Here's our fifth problem. Try solving it for v.
v Would equal w divided by at minus 1. Great effort for getting that one correct. When we multiplied both sides by the lowest common denominator, or vt, we can see that these two factors will cancel. We're left with avt equals v plus w. We subtract v from both sides to solve for v, or really to isolate it on one side of the equation. Now that we're here, we have to factor this V out. When we factor the V out, we'll have V times AT minus one, and then we can divide by this quantity to get one V alone. V would equal this expression. Keep in mind, this is simplifying the one. I hope you're becoming a pro at these.
Try solving this expression for a. This will be our last practice problem for this section. Good luck and try your best.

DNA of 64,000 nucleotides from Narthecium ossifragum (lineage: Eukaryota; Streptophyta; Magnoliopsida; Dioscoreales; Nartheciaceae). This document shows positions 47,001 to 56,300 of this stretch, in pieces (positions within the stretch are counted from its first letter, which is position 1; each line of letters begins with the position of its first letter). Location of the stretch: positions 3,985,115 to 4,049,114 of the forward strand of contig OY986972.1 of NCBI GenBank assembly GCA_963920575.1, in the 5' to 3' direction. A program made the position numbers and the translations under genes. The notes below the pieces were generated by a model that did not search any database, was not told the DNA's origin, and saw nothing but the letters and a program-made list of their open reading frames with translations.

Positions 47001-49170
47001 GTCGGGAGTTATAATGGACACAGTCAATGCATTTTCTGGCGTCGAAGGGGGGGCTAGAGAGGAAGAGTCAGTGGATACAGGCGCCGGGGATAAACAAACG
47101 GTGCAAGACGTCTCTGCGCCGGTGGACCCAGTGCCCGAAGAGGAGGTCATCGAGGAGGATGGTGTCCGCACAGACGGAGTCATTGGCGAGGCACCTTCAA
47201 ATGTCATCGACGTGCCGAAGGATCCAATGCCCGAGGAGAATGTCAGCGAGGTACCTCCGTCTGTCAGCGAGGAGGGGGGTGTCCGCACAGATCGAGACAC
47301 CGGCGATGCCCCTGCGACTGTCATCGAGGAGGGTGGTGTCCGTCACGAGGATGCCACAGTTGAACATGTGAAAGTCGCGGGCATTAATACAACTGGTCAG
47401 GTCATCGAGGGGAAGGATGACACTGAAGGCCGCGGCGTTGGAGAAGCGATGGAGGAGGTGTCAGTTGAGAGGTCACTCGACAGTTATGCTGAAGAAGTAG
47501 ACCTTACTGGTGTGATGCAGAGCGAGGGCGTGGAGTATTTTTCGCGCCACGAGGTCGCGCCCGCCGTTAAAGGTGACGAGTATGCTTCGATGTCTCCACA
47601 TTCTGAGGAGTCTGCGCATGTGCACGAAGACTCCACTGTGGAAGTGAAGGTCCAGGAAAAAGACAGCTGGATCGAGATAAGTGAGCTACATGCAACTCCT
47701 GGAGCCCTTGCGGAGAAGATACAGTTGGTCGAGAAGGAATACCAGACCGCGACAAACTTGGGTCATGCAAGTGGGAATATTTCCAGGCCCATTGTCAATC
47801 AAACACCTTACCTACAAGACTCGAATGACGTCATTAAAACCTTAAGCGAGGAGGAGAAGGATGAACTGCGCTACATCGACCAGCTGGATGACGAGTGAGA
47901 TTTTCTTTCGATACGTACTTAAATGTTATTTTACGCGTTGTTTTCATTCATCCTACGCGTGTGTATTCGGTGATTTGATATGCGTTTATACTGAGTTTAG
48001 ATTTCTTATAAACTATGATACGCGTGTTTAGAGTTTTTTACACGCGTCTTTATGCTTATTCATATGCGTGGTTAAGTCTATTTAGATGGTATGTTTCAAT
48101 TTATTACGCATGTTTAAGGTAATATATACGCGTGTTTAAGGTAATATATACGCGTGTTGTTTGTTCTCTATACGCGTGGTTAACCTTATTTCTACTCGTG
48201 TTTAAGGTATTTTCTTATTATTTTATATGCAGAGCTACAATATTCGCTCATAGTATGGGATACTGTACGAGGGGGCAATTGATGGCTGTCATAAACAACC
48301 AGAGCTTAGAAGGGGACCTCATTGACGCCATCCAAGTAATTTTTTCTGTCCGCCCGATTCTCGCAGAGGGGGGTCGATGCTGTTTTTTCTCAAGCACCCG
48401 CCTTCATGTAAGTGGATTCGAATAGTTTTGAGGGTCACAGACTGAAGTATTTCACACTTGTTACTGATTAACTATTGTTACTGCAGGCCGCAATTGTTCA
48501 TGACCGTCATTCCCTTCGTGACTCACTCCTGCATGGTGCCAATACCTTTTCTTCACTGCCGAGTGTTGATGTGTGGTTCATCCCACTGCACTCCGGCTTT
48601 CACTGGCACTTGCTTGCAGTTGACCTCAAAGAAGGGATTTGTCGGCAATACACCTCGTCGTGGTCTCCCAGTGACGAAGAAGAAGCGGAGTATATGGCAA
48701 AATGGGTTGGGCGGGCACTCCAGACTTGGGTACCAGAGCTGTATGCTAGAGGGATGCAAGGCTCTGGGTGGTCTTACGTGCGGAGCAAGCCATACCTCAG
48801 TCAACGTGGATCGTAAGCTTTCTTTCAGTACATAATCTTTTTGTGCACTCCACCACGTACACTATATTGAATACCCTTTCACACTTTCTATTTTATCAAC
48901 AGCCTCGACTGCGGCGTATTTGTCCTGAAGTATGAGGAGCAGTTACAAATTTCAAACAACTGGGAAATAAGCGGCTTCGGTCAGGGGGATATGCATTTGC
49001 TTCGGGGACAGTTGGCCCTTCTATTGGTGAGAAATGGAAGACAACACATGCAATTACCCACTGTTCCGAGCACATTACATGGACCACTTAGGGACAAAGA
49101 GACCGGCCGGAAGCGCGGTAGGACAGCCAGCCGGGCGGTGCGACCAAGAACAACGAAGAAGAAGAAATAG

For a, we'll get this expression. Great work if you got that one correct. We can do this problem by cross multiplying. So, we'll have negative 7 times 2a minus we're multiplying both sides by the least common denominator, negative 42. It would be the product of these two numbers. We know negative 42 divided by 6 equals negative 7. So we're really left with a negative 7 in our numerator, and we multiply it by 2a minus 3. Something similar happens on the right, negative distribute this negative 7 to each of these terms. So we'll have negative 14a, plus 21 equals 12ab. Remember what we're doing here, we're solving for a, so let's get this a term over to the right side, so we have two a terms together. We add 14a to both sides to get this equation. These terms both share an a, which is what we are solving for. So we factor the a out, leaving us with 12b times 14. Finally, we divide both sides by this expression to solve for 1a. These two factors reduce to 1, leaving us with a equals 21 divided by 12b plus